PERFECT little toes on a fluffy knitted blanket – that was the image that accompanied this week’s story in The National about IVF on the NHS. Scotland is to have the UK’s “fairest and most generous” provision, the government announced this week, having accepted some of the key recommendations of its National Infertility Group.

IVF makes babies, so it makes sense to illustrate news about it with one such miniature human, but it’s worth remembering that use of the technique can have other outcomes that are harder to convey using visual shorthand, such as emotional devastation, relationship breakdown and financial ruin.

The likelihood of the last of these is reduced when the NHS is picking up the tab for treatment, but state provision of IVF has helped distort how our society views infertility. It is no longer a fact of life with which couples must come to terms in their own way. Instead, it is an obstacle to be overcome against the odds.

The move towards three cycles per couple will help with those odds, but the chances of IVF resulting in a baby are tricky to grasp. There is a bamboozling amount of data on success rates: some adjusted for age and prognosis; some reporting pregnancy rates or “live birth” rates; some relating to multiple reproductive technologies; others only to the use of fresh eggs and unadulterated sperm. Some figures are published by regulatory bodies, others by private clinics with a strong motive to present the data in a particular way.

The latest figures from the Human Fertilisation and Embryology Authority show that in 2012, “live birth” success rates for women under 35 were nearing 33 per cent. It must be tempting for couples desperate to conceive to think of this as a straightforward one-in-three chance for each attempt – and that only the least lucky will be left without a child after three cycles – but unfortunately that’s not how it works. The success rate for three cycles isn’t 99 per cent – in 2014 the National Institute for Clinical Excellence said it was between 45 and 53 per cent (the wide range being the difference between optimum and conservative estimates). The chances of success diminish with each attempt.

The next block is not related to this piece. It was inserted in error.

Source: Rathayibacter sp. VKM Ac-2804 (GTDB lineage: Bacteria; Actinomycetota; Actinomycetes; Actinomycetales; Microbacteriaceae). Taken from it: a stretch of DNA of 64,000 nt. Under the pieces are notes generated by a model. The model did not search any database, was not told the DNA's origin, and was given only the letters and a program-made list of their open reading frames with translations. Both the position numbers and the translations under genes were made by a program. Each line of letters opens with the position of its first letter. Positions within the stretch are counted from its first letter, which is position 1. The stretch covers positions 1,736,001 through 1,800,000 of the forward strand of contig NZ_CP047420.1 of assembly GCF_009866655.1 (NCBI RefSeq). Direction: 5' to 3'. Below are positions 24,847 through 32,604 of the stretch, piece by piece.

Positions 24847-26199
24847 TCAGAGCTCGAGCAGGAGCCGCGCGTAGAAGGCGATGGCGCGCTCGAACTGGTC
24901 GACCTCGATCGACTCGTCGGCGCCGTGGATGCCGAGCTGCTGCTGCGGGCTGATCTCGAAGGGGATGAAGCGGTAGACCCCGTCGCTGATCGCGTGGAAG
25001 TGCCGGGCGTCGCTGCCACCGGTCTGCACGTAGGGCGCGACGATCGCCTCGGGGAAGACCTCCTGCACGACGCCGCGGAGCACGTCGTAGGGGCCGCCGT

However, the very fact of the Scottish Government offering three cycles sends a powerful message that this should be sufficient for a couple embarking on treatment, and many other factors help support such a belief. Not least of these is the sheer strength of a couple’s desire to have a baby and a perhaps corresponding sense that this is their true destiny; that a neglectful mother nature has made a mistake that must – and can – be remedied.

While those undergoing fertility treatment tend not to shout about it, these days talk of the technology is far from taboo. Mentioning that Jane and Rob are trying IVF is no more likely to raise an eyebrow than observing that Tom and Fiona met through an internet dating site. In both cases this might not be the scenario those involved envisaged, but it’s one that our modern world has made possible and increasingly to opt out is seen as the stubborn, eccentric or old-fashioned stance. IVF is no longer an extreme measure, undertaken only by those with the strongest desire to reproduce. Instead it’s the default fall-back, perceived as an insurance policy for those who either choose to delay or simply aren’t in a position to try for a baby at the time when they’re at their most fertile. The more people reassure themselves “there’s always IVF”, the more demand will grow.

Media coverage of assisted reproduction tends not to focus on failure, or the gruelling and invasive nature of the procedures involved. Where these aspects are discussed, the problems are often tied in neat little bow at the end, with those involved saying yes, the struggle took a huge toll, the house is remortgaged, the IVF merry-go-round is difficult to jump off, but it was worth it in the end. The article will generally be accompanied by a photo of the quoted couple beaming, with an apple-cheeked twin on each lap.

When the BBC ran a story online about failure rates of IVF a few years ago, it received a flood of responses from those who had struggled to use the technology to conceive, or were still trying.

Many wrote about being advised of the success rates yet still experiencing crushing disappointment each time a pregnancy failed. One woman going though her second round said that in many ways she wished the technology did not exist, because of the potential for built-up hopes to be dashed. “It feels like a raffle,” she wrote. “How many tickets do you buy?”

If the NHS is paying for treatment then the practical cost is taken care of, but the emotional stakes remain high. There’s a fine line between saying you can have three shots at conceiving and suggesting you should take up the offer. There was a very important caveat to the Infertility Group’s recommendations about widening IVF access: that the Scottish Government must be “content that IVF funding is sustainable”. With more and more people seeking access to treatment, and the latest study warning couples to prepare themselves for six cycles, questions must be asked about how far we are willing to go.